Wild Windellama

by Paul Alessi

July 2006


Wild Gold !

"There's gold in them thar hills" someone once said, but whoever it was forgot
to mention there is a lot of dirt mixed with it, but "gold is where you find it" too,
and if you look in the right place you will find gold in Windellama and
of course Oallen and Nerriga as well. Many of you will have had gold fever
at one time or another, maybe you found some, or maybe you
just had a good time looking for it as I have done in both cases.

To find gold it helps to have a basic understanding of how
and why it ends up where it is. Gold is brought to (or near)
the surface in volcanic events where cracks and cavities in rocks
are filled with hot liquid quartz laced with gold, as the seams are
eventually exposed to weathering, pieces of quartz and gold break
off and are carried away with surface water to be deposited in some place
always downhill from the source. 

Gold is a very heavy element, in fact 19.5 times heavier than water and much
heavier than lead which means the big bits don't travel as far or fast as
the small pieces, and large nuggets are nearer the rock that they weathered
from than the finer gold. All of this has taken millions of years of weathering 
and geologic action and so bits of gold from one source can be overlayed
on gold originating from another source thus totally confusing the issue,
also large pieces that get into fast flowing water can travel faster
than fine gold on flat ground, take into consideration that the slope will
change over millions of years and we now we have the picture,
it's all as clear as mud, but mixed with gold waiting to be found.

Being so heavy, gold will make it's way to the bottom of sand, soil or gravel until
it finds a solid bottom such as bedrock. Rock crevices in creek bottoms
are always a good spot to look.With changes to stream flows over time
a creek bottom will sometimes end up somewhere high up the bank and this is known
as an Elevated Deposit, sometimes the creek bottom will be buried beneath other rock
and soil and this is then called a Lead, if it's buried very deeply then it's a Deep Lead.

Gold bearing rock that is in-situ is called a Reef and our area has a few gold reefs, 
most were mined during the 1800's and the quartz/gold ore was crushed in a
stamping battery. These contraptions had a large exposed crankshaft driven by 
steam that lifted and dropped heavy iron weights onto an iron dolly beneath. 
A common arrangement was a 5 head battery much like a large upturned
5 cylinder auto engine. The crushed material was either washed down a sluice
box which is basically a long box with baffles that let the lighter material wash over
the top or sometimes a mercury table which had grooves across it filled with the
highly poisonous liquid metal Mercury. Mercury will allow gold into it but not sand,
rock or gravel so after a big ore crushing event the mercury would be boiled off
and recollected leaving the gold behind in the container.

The other sort of gold we have is of course alluvial gold which is the name for gold
that has left it's reef and is washing downstream, much of the gold
in the Shoalhaven River is alluvial and may have travelled a long way to get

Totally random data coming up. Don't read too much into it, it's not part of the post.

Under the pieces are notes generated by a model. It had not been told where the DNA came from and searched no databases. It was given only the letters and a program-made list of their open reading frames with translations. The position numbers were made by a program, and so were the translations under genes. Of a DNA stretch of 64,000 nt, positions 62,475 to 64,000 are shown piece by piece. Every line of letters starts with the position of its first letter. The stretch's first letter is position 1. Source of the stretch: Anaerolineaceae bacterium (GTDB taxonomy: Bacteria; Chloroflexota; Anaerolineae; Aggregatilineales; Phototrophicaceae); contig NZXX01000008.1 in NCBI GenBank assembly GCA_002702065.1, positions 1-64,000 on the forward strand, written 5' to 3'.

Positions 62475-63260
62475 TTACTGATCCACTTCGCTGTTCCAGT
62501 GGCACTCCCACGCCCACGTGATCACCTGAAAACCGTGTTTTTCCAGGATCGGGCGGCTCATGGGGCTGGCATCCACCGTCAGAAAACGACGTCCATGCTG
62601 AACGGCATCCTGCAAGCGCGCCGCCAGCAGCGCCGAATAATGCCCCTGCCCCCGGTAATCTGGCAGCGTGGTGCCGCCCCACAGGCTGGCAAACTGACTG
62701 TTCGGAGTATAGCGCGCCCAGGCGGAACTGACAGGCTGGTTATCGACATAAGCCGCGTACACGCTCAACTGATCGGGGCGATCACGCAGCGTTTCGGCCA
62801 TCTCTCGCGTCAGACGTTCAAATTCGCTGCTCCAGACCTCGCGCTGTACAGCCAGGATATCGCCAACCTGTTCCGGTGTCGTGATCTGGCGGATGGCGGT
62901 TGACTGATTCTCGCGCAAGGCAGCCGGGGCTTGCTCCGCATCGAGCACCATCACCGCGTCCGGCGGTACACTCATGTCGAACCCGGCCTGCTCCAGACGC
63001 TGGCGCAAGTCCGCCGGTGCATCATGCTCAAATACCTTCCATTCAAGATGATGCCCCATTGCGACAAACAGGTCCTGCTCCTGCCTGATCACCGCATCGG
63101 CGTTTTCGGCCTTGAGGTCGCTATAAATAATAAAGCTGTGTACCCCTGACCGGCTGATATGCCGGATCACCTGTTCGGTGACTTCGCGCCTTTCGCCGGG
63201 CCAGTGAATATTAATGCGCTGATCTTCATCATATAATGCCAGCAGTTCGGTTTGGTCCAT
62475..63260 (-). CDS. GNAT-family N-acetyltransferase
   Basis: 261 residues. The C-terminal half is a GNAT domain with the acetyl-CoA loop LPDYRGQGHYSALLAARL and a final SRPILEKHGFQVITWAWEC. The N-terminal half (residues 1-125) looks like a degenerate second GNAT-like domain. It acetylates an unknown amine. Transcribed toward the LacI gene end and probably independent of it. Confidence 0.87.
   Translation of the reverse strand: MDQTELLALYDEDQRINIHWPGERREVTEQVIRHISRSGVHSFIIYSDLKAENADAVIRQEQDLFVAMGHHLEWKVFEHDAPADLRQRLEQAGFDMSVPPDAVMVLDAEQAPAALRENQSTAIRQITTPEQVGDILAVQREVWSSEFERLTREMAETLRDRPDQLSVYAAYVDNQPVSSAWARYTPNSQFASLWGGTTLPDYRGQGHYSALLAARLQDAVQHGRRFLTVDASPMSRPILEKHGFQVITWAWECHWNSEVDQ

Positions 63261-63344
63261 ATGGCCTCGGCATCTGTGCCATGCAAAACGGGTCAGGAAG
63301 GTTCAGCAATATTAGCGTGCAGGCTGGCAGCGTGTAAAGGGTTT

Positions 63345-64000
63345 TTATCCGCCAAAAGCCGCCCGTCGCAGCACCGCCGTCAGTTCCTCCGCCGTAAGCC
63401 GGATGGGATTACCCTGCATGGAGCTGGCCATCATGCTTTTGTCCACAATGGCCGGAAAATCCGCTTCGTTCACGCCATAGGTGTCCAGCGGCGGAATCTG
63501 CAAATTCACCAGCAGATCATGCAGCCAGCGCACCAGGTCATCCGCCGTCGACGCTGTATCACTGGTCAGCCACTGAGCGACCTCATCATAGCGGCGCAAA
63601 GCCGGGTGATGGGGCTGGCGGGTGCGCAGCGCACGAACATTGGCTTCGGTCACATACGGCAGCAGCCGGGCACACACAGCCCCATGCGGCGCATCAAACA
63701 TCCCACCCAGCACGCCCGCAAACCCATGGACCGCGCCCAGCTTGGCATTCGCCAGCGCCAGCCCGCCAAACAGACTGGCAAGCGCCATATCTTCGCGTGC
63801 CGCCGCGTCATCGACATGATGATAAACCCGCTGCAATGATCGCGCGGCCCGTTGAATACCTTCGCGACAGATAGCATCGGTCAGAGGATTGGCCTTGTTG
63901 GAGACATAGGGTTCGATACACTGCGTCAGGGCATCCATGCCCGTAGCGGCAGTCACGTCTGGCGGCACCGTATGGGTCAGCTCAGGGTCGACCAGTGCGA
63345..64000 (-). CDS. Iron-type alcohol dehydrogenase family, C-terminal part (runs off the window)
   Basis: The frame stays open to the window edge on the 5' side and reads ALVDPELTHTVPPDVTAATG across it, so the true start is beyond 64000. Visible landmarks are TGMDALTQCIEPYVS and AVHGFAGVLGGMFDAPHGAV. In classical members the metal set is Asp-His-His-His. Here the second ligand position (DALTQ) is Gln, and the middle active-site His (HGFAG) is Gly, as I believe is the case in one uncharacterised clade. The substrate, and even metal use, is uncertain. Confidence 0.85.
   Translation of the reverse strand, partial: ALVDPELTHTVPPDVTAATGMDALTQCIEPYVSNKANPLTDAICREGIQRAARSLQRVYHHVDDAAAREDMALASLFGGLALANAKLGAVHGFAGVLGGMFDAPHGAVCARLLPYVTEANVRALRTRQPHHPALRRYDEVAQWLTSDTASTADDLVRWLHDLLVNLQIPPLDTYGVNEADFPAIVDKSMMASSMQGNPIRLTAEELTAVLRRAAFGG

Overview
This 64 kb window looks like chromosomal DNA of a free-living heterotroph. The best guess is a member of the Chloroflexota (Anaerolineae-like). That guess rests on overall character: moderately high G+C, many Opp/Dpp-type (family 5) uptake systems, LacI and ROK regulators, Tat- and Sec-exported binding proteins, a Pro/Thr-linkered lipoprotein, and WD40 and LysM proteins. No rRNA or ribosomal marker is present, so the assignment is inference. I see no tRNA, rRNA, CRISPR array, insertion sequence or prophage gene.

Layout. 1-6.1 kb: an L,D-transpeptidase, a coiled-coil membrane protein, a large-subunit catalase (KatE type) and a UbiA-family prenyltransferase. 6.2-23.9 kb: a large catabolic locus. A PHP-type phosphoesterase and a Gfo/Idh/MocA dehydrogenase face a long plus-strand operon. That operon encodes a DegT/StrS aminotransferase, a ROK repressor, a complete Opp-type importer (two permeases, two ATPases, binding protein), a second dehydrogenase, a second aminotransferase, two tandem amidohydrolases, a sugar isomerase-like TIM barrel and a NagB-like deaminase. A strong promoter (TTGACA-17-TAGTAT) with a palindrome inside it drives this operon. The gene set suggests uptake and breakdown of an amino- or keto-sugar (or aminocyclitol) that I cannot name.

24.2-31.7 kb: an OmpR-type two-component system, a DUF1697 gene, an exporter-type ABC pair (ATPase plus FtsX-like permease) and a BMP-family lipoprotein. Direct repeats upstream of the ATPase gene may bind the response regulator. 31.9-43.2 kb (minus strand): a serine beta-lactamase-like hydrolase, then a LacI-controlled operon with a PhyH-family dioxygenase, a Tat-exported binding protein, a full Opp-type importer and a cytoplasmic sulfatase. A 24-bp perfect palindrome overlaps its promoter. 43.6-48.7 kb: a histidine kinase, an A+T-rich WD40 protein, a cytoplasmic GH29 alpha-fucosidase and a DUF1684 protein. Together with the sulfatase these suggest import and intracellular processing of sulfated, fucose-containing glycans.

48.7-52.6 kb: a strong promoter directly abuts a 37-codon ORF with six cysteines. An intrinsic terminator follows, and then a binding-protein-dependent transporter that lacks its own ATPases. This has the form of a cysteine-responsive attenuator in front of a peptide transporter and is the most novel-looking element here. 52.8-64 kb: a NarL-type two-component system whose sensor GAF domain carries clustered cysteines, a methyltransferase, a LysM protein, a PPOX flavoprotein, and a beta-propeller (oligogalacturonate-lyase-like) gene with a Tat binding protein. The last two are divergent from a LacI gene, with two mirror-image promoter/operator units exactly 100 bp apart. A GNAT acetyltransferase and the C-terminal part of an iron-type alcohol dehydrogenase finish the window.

there, there were many large nuggets found upstream from here 
around Braidwood and Mongarlowe and these areas were possibly the source,
also found not far away was the "Nerriga Nugget" which was 45 ounces or so
which is more than enough for an effective doorstop.

There were long water races in Windellama and Oallen cut through the ground
to channel water to high pressure hoses that washed the hillsides down through sluice boxes,
The Nadgigomar Dam off Wolgan Road was built in the late 1800's to supply water to one of
these hydraulic sluicing operations and the race for the water was around 20km long passing
over gullies on high wooden trestle bridges, and even through tunnels to end up at
the mine site on the edge of the Shoalhaven Gorge. Some scars and relics from reef
mining, hydraulic sluicing and the water races can still be found and are protected by
law as historic sites.

As gold travels it gets worn like a river pebble so the rougher the edges, the 
shorter the distance it has travelled. Much of what is found in the Shoalhaven River
is so flat and fine that it actually floats on the surface tension of the water, a drop of detergent
in the gold pan fixes this problem. But not all Shoalhaven River gold is this fine,
a wily old prospector once showed me a one ounce nugget from the Oallen Ford
area but of course wouldn't say exactly where he found it, though he did have the
advantage of a modern metal detector.

I've tried my hand at metal detecting too but my unit is very old and not as
sensitive as the newer machines to smaller nuggets, I've never found gold with
it but a lot of coins and interesting relics.

The photograph in this article is of some small nuggets I found 
gold panning somewhere in Wild Windellama.

If you get gold fever you can find "Lost Mines" and "Bungonia to Braidwood"
by Barry McGowan in the Goulburn Library and "Gold Gem and Treasure" magazine
at your local newsagent.

Mysterious Black and White Possums

There have been two reported sightings of some long tailed black and white possums
in our local area. The only animals matching this description that I can find in textbooks or
online are the Queensland Striped Possum, a species not normally found in NSW
and certainly never this far south. Although these sightings were many kilometres apart 
they were both in Windellama and both quite recently.

If you've seen black and white possums or any unusual animal please contact me on 48445149.
Queensland Striped Possum (Dactylopsila trivirgata)


Copyright Paul Alessi 2006